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Critical Theorist Spivak Talks of ‘Borderless World’

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On Thursday Jan. 19, scholar Gayatri Chakravorty Spivak spoke at the University of Arizona on the concept of a “borderless world.” The Confluence Center for Creative Inquiry hosted the event at the UA School of Music’s Crowder Hall.

, 69, gave a dense talk about how cultures react after colonialism. She provided much of her own insight, along with arguments from other scholars in a forty minute lecture with time for questions afterward.

In the lecture, she discussed the possibility of a slow and steady process of social change that starts with an “educated electorate with a will for social justice for all.”

Spivak said that ideas of minority discrimination are deeply ingrained mindsets.

“We have to acknowledge that what we are doing has to do with the general culture,” said Spivak. “We are fighting the trivializing of creative inquiry and cultural endeavor.”

She said that people need to have the ability to dream of a world with unconditional hospitality. A world of “borderlessness.”

Spivak discussed the underlying tension between the United States and Mexico, which is a topic that resonated with the members of the Tucson community. She also addressed the Arizona state government’s attack on Native American studies, which is still fresh in the mind of Tucsonans.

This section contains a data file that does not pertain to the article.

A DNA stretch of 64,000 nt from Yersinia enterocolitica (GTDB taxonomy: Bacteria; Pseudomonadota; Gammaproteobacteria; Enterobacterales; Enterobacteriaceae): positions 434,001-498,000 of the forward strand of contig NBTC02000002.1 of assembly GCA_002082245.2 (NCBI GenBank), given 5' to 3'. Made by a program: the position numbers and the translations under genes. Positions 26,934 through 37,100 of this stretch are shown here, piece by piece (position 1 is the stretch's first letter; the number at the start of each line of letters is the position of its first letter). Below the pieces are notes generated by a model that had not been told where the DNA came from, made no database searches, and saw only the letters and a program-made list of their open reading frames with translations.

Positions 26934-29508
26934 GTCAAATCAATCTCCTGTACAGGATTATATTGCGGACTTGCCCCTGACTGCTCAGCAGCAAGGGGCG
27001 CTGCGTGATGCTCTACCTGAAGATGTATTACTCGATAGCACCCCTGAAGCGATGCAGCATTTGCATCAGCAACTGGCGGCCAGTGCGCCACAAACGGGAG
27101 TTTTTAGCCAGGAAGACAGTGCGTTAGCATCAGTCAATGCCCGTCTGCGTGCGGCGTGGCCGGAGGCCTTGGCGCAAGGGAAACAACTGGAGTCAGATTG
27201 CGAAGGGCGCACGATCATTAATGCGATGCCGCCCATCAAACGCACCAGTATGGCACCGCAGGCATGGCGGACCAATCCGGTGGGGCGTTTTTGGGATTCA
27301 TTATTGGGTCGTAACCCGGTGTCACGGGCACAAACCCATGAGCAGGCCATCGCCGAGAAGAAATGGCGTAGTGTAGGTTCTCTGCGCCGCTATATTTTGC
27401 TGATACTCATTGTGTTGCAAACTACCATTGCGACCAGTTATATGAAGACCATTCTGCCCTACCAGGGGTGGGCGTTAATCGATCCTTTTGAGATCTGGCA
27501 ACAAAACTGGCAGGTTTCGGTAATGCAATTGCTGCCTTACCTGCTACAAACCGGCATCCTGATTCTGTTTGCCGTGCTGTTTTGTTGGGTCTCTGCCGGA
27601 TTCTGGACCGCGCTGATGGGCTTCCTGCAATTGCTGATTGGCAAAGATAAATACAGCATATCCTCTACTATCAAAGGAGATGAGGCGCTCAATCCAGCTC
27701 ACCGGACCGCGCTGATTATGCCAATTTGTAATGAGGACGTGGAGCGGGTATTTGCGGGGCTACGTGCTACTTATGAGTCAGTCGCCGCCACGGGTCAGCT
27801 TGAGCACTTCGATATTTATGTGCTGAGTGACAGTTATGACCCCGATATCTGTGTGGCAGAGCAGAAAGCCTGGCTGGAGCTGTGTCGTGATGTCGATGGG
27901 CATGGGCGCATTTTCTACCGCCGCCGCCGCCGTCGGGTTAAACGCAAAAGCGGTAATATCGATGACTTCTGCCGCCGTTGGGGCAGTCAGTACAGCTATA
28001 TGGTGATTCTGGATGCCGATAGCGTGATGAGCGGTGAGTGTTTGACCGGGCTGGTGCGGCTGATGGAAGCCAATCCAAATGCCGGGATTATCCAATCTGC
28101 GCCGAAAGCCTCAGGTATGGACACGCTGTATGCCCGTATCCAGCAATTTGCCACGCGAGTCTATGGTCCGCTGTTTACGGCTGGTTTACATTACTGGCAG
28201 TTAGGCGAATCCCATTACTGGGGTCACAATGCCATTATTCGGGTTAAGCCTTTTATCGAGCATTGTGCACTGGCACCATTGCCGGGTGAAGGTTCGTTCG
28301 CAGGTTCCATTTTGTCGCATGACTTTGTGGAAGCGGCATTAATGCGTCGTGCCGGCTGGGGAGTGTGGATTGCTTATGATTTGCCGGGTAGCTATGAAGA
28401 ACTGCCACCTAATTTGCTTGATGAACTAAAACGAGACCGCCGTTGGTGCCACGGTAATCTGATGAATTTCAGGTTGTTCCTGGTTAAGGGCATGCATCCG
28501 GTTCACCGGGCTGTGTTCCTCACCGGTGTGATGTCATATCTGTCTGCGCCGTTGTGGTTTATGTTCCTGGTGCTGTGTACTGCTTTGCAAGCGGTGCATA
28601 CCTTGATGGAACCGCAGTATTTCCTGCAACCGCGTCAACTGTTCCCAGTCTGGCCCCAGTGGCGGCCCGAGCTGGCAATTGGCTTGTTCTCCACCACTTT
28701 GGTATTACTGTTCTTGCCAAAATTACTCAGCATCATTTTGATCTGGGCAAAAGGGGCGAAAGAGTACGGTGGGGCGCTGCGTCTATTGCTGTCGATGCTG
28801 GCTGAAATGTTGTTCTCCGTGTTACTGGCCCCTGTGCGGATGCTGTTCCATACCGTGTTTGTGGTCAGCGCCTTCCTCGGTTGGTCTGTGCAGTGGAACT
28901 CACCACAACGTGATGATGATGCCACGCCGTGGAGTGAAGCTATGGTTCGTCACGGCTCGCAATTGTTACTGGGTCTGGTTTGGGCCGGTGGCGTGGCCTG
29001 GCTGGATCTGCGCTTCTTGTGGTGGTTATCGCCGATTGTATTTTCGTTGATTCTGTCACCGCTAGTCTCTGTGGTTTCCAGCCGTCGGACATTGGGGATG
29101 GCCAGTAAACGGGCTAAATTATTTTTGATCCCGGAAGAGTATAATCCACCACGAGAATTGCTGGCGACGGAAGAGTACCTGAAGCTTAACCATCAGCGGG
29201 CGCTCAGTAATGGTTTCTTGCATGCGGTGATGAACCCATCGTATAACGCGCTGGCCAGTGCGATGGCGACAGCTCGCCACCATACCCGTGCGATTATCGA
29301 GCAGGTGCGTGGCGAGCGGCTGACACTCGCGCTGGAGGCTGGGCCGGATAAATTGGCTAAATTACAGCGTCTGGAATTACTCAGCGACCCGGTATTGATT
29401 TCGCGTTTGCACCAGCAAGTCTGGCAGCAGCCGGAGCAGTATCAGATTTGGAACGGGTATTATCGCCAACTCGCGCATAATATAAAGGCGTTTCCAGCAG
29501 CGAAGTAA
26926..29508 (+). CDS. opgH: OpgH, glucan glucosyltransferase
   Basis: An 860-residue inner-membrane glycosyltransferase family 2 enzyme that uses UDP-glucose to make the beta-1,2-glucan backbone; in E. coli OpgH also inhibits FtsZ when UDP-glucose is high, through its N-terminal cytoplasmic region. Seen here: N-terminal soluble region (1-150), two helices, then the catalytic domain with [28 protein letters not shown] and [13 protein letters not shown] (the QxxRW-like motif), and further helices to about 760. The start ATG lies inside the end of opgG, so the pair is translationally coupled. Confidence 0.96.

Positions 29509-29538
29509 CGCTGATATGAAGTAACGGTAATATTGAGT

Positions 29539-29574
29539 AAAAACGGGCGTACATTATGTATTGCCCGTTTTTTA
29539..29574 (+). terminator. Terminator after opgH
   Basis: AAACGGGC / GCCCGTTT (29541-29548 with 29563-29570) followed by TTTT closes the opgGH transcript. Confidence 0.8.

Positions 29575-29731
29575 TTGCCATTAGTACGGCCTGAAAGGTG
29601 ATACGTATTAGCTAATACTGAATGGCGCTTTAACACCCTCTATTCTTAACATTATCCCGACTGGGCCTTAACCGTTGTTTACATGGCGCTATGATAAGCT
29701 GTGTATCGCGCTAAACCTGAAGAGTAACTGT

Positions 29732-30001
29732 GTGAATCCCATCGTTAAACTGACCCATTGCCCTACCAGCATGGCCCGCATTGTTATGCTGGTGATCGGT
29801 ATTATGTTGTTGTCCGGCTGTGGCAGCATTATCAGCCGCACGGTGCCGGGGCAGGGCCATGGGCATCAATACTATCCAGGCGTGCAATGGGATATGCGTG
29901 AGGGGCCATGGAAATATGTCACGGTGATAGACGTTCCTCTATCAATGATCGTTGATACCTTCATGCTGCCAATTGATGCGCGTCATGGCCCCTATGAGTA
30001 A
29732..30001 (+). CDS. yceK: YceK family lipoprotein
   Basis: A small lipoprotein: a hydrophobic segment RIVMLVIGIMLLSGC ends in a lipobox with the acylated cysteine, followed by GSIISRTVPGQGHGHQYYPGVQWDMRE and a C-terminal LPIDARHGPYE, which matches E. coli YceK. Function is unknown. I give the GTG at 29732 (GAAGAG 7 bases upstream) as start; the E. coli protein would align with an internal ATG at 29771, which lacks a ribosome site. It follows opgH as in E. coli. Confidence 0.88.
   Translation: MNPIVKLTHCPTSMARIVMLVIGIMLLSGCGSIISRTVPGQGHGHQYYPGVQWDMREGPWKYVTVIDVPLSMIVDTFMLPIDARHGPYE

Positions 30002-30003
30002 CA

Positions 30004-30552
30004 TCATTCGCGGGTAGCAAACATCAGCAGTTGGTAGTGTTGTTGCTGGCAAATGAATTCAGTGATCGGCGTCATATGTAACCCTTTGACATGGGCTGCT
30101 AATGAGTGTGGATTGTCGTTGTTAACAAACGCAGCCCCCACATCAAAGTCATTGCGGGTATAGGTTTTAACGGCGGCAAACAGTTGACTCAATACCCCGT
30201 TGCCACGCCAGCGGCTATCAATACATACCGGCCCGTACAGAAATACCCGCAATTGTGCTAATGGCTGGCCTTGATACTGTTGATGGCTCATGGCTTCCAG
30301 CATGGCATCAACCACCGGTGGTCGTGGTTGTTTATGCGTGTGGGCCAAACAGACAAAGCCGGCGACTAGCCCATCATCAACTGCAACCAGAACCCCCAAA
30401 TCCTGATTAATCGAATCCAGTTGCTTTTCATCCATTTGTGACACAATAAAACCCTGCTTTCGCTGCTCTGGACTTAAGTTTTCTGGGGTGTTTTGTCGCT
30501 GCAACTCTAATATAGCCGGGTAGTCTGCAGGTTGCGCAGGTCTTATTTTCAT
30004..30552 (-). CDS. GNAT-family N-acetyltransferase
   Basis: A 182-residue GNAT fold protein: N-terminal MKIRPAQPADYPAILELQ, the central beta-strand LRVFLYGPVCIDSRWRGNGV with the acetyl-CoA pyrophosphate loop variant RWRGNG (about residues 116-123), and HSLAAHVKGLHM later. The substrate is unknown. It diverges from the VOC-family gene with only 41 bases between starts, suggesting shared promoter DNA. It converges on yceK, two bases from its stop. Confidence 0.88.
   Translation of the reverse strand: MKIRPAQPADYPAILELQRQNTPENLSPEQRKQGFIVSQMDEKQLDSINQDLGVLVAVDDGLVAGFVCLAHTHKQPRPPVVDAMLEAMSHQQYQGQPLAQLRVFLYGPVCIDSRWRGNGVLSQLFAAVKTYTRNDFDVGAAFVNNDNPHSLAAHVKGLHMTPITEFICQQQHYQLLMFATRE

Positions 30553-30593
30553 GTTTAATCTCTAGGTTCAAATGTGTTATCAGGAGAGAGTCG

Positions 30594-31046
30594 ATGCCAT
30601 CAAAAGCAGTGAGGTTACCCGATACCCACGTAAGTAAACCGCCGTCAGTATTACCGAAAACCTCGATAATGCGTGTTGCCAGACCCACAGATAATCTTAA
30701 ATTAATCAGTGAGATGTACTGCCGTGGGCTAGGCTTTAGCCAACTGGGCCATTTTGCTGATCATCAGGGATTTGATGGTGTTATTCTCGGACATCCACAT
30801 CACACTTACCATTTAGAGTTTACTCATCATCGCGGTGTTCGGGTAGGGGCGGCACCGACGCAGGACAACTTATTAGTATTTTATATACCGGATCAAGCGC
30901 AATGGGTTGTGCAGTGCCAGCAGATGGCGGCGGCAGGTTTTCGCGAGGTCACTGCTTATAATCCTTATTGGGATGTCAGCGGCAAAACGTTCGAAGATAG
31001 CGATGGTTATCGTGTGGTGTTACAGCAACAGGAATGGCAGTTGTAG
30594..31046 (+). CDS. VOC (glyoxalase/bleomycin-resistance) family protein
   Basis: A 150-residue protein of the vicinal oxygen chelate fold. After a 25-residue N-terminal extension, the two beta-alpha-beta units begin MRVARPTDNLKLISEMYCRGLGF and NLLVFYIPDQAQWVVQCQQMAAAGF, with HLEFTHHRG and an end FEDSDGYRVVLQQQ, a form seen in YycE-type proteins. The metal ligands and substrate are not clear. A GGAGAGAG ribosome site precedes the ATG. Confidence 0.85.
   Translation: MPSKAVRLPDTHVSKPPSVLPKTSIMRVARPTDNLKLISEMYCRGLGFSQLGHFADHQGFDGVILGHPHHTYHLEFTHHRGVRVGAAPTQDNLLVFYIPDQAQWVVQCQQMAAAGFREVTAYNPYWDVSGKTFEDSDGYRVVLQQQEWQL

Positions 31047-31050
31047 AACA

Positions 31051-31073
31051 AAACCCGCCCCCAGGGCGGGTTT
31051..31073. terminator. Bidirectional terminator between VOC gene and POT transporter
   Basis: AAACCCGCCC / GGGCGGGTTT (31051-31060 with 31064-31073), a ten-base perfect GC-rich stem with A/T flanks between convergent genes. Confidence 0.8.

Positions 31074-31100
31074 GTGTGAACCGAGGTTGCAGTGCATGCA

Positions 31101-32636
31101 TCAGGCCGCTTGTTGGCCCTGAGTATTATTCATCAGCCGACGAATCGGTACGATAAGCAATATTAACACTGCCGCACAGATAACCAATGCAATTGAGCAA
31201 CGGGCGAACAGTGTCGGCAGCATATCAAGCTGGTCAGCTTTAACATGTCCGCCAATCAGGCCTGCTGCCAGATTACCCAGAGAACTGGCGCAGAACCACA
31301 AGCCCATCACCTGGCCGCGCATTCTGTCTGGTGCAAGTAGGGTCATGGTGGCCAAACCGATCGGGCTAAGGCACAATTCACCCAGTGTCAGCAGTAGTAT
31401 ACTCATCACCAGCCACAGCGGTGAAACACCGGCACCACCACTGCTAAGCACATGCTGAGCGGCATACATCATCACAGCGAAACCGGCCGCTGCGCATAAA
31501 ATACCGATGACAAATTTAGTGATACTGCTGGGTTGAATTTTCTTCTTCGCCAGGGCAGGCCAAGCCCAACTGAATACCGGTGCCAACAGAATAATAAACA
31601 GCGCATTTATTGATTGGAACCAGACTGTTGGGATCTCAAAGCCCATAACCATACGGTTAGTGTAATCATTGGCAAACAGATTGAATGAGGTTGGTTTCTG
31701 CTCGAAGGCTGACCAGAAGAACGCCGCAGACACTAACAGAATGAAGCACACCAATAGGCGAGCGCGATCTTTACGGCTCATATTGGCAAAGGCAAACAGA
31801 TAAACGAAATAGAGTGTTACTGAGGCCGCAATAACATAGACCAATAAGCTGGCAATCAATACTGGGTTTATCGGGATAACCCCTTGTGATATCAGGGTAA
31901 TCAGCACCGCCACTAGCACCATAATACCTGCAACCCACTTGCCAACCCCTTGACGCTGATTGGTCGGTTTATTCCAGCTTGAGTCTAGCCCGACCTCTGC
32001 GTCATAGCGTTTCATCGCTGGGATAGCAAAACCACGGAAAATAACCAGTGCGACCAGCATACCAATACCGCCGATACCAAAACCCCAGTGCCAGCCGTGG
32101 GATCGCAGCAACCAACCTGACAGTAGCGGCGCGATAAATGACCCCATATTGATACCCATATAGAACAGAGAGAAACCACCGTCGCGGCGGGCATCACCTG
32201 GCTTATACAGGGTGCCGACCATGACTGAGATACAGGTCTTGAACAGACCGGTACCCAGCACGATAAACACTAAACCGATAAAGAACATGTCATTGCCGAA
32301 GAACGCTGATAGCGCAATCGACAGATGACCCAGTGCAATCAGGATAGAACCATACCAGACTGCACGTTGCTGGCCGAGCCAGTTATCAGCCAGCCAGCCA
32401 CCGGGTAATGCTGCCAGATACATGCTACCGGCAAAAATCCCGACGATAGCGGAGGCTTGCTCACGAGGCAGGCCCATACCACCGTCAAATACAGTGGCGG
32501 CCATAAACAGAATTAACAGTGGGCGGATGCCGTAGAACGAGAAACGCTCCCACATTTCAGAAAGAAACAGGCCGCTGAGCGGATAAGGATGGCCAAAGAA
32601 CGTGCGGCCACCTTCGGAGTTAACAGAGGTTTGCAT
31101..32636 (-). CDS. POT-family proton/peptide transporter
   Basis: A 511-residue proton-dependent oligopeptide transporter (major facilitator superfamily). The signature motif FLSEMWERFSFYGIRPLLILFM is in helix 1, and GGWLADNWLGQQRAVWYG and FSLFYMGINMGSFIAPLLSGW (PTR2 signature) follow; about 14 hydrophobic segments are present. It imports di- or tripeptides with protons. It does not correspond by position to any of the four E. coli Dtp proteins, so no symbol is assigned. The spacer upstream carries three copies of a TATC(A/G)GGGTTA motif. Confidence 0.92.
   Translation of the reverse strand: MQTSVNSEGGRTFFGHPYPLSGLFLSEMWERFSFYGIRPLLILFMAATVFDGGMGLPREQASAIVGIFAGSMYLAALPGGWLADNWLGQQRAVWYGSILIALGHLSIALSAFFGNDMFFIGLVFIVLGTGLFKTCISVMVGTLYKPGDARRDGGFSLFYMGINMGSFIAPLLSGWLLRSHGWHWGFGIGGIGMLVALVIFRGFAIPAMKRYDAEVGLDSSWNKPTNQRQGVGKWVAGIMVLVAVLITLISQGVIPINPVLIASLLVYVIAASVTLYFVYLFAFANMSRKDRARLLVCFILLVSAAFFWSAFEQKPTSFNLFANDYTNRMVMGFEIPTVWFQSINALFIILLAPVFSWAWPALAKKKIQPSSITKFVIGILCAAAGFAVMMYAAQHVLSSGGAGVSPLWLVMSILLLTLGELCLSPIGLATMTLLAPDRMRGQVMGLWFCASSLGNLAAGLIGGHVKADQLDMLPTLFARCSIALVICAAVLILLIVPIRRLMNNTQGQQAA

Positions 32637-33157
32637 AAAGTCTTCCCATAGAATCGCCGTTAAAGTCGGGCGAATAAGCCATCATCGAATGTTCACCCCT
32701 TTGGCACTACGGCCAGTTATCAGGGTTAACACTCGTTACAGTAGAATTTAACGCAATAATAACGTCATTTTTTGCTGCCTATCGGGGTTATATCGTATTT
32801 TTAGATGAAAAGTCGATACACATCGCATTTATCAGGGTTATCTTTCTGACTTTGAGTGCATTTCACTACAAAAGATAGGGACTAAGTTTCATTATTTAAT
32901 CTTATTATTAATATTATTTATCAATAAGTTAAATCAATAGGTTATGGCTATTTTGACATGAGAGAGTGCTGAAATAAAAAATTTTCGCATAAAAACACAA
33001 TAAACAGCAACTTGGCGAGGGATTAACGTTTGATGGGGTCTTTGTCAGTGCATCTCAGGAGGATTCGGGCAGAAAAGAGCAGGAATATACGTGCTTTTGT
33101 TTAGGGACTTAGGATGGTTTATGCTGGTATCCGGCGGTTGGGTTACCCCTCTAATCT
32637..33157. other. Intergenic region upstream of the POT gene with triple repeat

She talked about the United States having what she called “Israel Syndrome,” which she described as a desire to replay history. With that desire also comes a fear that there will be a future takeover by the opposing country.

Spivak said that people may have that mindset because of their country’s past. But that is not necessarily how events will play out in the future.

“More Spanish is spoken around where I live than English,” said Spivak. “But that is no sign of a takeover.”

Spivak wanted to inform others with her lecture, but she did not want that goal to stop after the talk was over. She taped her own lecture with a voice recorder, which is something that she does not normally do.

“I want these disorganized words to be transcribed so I can organize them into something that will be more responsible,” said Spivak.

Spivak is a leading theorist in postcolonialism, which is a subject that dissects the cultural impact of colonialism and imperialism. Spivak is also a renowned literary critic and holds the highest rank as a professor of humanities at Columbia University.

Her most famous work is her essay “Can the Subaltern Speak?” which is considered a staple of postcolonialist literature. In this essay, Spivak has a specific definition for the word “subaltern,” stating that it encompasses all that has “limited or no access to the cultural imperialism.”


Video of Lecture:

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